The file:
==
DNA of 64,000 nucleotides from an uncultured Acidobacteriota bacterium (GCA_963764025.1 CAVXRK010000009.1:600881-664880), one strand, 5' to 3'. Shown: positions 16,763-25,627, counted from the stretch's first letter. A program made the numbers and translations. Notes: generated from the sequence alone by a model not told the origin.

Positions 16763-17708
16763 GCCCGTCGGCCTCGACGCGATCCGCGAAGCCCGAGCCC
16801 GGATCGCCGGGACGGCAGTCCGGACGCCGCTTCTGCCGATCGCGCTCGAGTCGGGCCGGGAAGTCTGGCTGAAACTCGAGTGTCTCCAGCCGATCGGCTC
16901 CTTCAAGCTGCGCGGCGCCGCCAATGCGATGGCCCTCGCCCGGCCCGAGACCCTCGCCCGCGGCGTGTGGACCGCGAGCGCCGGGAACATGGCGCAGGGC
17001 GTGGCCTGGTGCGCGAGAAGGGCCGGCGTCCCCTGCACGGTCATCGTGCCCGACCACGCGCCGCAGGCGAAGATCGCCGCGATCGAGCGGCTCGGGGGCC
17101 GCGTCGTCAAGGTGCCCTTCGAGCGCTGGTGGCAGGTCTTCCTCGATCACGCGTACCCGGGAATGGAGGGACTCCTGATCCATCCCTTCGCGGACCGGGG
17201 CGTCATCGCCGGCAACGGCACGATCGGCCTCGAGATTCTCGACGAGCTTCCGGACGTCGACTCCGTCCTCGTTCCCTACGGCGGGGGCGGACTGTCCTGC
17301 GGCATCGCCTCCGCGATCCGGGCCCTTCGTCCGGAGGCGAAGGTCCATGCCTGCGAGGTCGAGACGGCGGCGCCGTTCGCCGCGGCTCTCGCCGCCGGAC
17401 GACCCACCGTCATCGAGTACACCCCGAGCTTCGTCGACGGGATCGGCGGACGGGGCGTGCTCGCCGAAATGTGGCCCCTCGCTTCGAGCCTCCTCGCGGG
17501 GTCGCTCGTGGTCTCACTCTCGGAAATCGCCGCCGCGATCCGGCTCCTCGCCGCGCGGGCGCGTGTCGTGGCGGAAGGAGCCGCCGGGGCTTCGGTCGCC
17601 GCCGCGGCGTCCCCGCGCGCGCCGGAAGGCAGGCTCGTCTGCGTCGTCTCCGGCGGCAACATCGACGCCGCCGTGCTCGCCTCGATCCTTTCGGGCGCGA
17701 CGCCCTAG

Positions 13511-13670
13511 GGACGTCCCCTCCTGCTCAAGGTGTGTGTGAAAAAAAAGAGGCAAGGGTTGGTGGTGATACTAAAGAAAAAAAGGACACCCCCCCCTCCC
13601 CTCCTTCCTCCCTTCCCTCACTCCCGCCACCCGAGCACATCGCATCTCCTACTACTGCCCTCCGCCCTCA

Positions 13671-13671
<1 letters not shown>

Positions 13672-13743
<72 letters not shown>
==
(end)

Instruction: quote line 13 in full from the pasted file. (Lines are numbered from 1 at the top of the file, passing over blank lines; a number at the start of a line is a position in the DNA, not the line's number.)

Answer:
17701 CGCCCTAG